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In 1980, Roger Scruton Explained 2016

I have read precious little which explains the 2016 election (or the two elections before that, say) better than this passage from The Meaning of Conservatism, originally published in 1980. Most of the explanations of the 2016 election come down to fear and hatred, but Scruton intuits something quite human about how we vote for heads of state which makes 2016 seem much less tawdry, at least so far as voters are concerned.

…even when the titular head of state is ‘chosen’– where there is an elected president, say, who offers ‘promises’ to the voters— the choice is not in fact a choice of policy. The aims of politics, as they arise from day to day, are beyond the voters’ competence, the ideals of social policy largely beyond their care. Usually, therefore, the president is chosen not as a means to an end, but as a peculiar kind of end in himself— as a ‘statesman.’ Once again, he is a symbol. In a world of mass communication this means that a president will be chosen for his ‘style’, where style carries an implication of inward identity between president and nation, an identity that derives from no common end to which they might be moving. This attachment to style represents an attempt to escape from the burden of democratic election, to escape from the ‘contractual’ element of the choice, to escape most of all from the sense of the state as constantly remade at each election, like a machine that has become outclassed.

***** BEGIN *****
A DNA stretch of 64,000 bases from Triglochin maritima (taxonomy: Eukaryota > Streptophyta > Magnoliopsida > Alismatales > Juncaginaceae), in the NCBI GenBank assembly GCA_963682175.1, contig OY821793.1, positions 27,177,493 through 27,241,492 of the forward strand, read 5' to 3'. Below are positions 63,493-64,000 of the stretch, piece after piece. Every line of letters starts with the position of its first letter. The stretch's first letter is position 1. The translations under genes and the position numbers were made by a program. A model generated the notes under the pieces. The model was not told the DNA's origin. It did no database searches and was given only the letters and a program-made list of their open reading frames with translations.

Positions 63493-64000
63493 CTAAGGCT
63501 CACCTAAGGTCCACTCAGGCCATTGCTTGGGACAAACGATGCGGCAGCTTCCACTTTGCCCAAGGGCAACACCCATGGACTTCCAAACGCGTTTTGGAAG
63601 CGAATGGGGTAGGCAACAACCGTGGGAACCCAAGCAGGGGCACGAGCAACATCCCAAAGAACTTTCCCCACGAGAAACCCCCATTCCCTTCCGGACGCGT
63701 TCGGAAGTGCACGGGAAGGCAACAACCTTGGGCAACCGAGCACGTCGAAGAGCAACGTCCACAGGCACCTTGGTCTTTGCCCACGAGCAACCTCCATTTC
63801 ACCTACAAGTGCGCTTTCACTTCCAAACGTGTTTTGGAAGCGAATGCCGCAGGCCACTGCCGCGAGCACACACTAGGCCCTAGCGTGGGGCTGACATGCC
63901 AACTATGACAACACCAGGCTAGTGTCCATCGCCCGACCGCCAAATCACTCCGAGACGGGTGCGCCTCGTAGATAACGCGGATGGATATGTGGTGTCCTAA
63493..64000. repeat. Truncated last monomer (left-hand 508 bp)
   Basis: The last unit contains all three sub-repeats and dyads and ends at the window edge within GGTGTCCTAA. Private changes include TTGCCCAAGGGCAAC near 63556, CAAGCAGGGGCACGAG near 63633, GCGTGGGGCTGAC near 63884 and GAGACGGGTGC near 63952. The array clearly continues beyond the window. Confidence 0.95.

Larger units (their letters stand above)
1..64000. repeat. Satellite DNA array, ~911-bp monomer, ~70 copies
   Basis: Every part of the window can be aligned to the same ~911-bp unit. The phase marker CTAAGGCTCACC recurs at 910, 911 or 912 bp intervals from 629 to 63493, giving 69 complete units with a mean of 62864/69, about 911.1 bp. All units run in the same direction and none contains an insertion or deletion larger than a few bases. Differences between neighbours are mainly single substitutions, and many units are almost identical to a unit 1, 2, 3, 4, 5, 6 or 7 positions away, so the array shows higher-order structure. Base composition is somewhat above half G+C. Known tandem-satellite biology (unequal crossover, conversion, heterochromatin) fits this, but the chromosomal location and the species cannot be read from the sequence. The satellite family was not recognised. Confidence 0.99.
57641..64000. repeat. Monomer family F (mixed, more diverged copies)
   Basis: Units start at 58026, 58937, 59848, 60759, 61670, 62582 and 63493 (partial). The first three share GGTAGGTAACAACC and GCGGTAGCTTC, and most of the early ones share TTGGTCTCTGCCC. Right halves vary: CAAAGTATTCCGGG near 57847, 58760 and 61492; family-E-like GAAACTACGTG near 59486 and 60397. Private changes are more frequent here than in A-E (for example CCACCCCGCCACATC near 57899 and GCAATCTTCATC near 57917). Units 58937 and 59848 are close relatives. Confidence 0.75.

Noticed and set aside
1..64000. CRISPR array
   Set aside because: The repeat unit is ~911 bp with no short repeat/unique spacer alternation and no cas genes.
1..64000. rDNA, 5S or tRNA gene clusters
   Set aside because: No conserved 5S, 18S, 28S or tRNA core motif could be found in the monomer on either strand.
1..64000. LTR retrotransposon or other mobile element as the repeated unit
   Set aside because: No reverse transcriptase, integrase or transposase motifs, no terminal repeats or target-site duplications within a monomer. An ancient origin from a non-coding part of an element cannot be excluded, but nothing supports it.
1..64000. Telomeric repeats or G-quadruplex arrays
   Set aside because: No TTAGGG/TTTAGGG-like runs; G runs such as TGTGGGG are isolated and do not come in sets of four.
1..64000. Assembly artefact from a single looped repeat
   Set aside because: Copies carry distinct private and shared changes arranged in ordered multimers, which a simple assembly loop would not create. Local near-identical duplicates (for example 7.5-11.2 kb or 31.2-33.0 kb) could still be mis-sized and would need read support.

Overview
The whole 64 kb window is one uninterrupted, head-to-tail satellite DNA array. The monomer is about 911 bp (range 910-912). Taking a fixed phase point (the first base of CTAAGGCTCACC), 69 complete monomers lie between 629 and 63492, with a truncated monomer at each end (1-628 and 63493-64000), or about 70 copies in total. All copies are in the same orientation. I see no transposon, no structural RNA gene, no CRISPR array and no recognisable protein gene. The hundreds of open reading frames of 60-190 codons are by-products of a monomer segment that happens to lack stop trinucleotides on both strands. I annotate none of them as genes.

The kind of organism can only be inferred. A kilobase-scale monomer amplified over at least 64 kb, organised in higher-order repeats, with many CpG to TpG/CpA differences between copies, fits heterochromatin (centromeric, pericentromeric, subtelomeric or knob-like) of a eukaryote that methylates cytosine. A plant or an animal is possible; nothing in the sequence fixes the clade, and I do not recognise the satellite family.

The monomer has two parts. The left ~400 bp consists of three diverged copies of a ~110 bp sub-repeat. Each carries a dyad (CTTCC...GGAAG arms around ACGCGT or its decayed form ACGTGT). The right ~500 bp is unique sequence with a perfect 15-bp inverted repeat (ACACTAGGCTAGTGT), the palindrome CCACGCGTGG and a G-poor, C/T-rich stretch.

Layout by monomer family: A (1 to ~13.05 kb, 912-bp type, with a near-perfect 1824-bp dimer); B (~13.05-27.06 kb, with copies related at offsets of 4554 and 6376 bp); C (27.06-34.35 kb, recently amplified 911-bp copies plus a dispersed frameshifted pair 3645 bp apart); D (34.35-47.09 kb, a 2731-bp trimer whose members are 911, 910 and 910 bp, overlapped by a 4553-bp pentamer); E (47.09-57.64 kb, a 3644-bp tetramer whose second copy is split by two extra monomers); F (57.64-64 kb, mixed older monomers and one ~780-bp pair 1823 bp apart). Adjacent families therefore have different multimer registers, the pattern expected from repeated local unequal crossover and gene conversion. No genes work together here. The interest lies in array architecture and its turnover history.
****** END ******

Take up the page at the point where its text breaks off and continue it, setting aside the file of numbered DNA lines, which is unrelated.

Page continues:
-Roger Scruton, The Meaning of Conservatism (p 30)

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